The White House’s Office of Information and Regulatory Affairs (OIRA), which serves as the gatekeeper for regulations, held three meetings last week on fracking with groups and companies including Anadarko Petroleum, the League of Conservation Voters, Apache Corp., America's Natural Gas Alliance, the Sierra Club, Environment America, Devon Energy, the Center for Effective Government and the Natural Resources Defense Council, among others.
On Feb. 11, executives from Devon Energy met with OIRA officials; the next meeting, on Feb. 14, gave the environmental groups the stage; and on Feb. 15, the oil-and-gas industry sat down with the administration.
Fracking forces millions of gallons of water, sand and chemical additives into deep layers of the earth to create cracks through which oil and gas can flow.
The practice has been credited with creating an energy boom in the United States. Natural-gas production is at record highs and oil production is soaring too, potentially setting the U.S. on course to become the world’s largest producer of oil.
Green groups say the fracking process risks heavy damage to the environment and the water supply, and are demanding stronger federal oversight.
Earlier this month, a revised version of the rule was obtained by the environment trade publication EnergyWire, though the administration has not confirmed its validity.
Officials with Environment America, the Sierra Club and the Center for Effective Government who participated in the Feb. 14 White House meeting said the revamped fracking proposal was woefully inadequate to protect the public and hold the oil-and-gas industry accountable for the level of toxins used in the hydraulic fracturing process.
Frances Hunt, the Sierra Club’s senior Washington representative, said the groups aired their concerns with OIRA officials about the weakening of technical definitions of what would have to be supervised, calling it a shift toward less oversight. They also criticized regulators for relying on an industry-backed database for reporting the chemicals used by each company.
“We aren’t going to characterize the meeting other than to say it was an opportunity to provide technical input on the BLM [proposed] rule,” said Dan Whitten, a spokesman with America's Natural Gas Alliance.
Devon Energy said it conducts regular meetings with federal agencies, but has a policy not to talk about them.
The industry has been to Capitol Hill several times recently to make the case for less federal regulation, arguing state-level oversight will be sufficient to protect public safety. A PowerPoint presentation attached to the Feb. 15 meeting echoes the state-level regulation request, adding that the “environmental record is excellent” with compliance of “state requirements” on federal lands.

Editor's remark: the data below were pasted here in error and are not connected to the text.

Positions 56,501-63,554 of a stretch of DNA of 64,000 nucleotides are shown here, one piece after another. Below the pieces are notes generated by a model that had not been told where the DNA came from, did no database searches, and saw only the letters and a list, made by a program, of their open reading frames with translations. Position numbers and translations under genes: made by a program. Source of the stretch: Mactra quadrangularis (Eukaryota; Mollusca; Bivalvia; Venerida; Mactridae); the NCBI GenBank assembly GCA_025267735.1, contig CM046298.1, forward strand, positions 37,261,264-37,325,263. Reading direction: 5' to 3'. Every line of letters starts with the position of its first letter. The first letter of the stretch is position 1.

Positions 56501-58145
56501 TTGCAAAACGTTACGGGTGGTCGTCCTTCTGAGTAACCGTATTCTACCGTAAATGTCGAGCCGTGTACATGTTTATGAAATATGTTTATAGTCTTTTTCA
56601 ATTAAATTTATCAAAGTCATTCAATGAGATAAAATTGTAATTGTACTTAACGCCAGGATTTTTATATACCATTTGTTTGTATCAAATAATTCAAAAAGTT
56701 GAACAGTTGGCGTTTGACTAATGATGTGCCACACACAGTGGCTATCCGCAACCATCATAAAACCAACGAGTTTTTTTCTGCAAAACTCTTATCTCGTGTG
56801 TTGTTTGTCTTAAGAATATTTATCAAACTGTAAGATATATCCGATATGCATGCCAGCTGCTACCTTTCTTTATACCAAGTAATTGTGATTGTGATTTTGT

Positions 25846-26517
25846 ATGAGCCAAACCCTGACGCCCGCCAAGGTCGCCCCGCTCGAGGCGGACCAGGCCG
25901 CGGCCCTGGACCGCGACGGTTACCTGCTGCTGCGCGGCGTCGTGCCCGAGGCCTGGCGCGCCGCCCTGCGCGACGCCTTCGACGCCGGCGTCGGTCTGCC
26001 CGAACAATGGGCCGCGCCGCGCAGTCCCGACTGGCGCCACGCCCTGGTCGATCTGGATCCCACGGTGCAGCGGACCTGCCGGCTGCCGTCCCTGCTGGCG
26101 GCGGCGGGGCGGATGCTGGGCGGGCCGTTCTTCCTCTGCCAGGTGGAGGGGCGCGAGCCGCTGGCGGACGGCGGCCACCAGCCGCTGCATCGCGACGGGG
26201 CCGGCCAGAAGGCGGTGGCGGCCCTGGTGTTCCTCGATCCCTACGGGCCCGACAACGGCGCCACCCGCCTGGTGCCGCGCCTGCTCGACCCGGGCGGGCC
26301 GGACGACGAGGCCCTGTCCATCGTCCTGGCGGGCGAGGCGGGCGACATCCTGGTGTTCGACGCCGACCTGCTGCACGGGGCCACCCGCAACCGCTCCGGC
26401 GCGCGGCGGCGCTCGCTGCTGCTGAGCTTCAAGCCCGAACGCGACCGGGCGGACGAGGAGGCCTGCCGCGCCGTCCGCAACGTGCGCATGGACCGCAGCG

Many in the oil-and-gas production industry applauded the withdrawal of the first proposal, saying it would have been costly to implement.
“We hope the administration will recognize the strong oversight provided by existing state and federal regulations and take sufficient time to review the many thoughtful comments provided by the oil and natural gas industry and others,” said Jack Gerard, the president and chief executive of the American Petroleum Institute, in a statement last month.
“Conflicting or duplicative federal requirements would delay development of abundant domestic oil and natural gas and threaten jobs and revenue to the federal treasury, without providing additional environmental protection.”
Environmental groups disagree, and are pressuring the White House to set strict rules.
“We think that fracking is a huge environmental and public health threat,” said Shelley Vinyard, a clean water advocate with Environment America. “If the administration is thinking about moving forward with fracking on federal lands, they should at least follow the recommendations of their own federal agencies.”
The Department of Energy and the Government Accountability Office (GAO) have each released reports regarding increasing the liability for the oil-and-gas industry if the chemicals from fracking seep into the ground, in addition to other issues.
GAO has suggested strengthening insurance requirement in the case of accidents, a measure Environment America supports.
Several insiders present at the Feb. 14 meeting told The Hill that the officials mostly listened during the White House sessions. Each meeting had a 30-minute limit for groups to state their case, but follow-up or debate-style questions were not allowed, as part of the standard operating procedure.
“If anything, they asked comprehension questions because we were talking so fast,” said Hunt, who noted that the seven environmental and public interest groups wanted to make sure all the concerns could be aired in the half-hour allotted.
In addition to OIRA, BLM and Interior Department representatives, other participants in the meetings included members of the White House’s Council on Environmental Quality and officials from regional departments of the Office of Management and Budget.